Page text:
Chapter

Madison's Nightmare: How the Federal Government Became Unchecked and Unbalanced

in Madison's Nightmare

Published by University of Chicago Press

Published in print May 2009 | ISBN: 9780226749396
Published online March 2013 | e-ISBN: 9780226749426 | DOI: http://dx.doi.org/10.7208/chicago/9780226749426.003.0001
Madison's Nightmare: How the Federal Government Became Unchecked and Unbalanced

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This chapter introduces the perfect storm convergence of executive power and partisan aspiration that have produced the current predicament. When the Constitutional Convention adjourned in September, 1787, James Madison made a fateful choice. Madison is generally credited as the lead architect of constitutional design. Impeachment is the sole constitutionally designated process for achieving judicial accountability for wrongdoing. Checks and balances are intended to promote consensus and accommodation in the formulation of national government policy. If the contemporary assault on checks and balances is most deeply attributable to a convergence of institutional structures and political circumstances that rewards the spirit of factionalism and enables presidentialism to succeed as a political strategy, then an adequate response must look to a combination of those institutional design issues that preoccupied James Madison and considerations of cultural context that give life to institutional design.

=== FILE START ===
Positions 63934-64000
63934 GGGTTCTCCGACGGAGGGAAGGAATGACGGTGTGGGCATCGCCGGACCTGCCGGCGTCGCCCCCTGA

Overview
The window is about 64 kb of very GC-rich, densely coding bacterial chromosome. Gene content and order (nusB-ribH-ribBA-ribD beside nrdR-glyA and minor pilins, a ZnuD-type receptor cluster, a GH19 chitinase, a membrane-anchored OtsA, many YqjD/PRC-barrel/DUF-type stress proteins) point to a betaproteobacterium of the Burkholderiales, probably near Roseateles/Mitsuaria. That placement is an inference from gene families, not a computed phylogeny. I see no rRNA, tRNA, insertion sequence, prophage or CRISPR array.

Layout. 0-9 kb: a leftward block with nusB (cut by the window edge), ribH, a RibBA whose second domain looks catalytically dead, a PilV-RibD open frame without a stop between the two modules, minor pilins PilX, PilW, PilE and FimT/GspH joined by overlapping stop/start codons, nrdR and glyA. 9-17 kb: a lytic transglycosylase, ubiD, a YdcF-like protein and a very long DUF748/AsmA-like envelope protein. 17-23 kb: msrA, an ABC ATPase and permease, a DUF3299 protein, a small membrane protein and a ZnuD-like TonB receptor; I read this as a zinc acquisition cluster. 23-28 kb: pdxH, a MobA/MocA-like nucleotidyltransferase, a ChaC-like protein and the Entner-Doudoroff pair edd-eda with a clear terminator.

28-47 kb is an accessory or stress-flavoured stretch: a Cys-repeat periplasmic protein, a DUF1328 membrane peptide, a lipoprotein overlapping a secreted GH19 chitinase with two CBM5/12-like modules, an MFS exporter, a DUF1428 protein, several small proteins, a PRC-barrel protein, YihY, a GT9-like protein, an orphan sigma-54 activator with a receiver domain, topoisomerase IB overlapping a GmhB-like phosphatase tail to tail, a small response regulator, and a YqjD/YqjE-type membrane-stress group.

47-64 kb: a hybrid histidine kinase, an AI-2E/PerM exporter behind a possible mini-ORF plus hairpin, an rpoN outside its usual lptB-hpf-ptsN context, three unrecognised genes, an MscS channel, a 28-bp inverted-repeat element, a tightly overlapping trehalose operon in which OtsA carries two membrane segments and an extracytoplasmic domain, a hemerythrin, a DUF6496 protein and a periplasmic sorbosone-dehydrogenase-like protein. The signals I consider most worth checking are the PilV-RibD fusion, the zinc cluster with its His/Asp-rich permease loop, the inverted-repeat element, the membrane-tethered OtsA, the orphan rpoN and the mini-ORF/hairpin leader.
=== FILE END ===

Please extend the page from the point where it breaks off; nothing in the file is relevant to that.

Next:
Keywords: executive power; James Madison; Constitutional Convention; national government policy; checks; balances; presidentialism

Chapter.  10657 words. 

Subjects: Constitutional and Administrative Law

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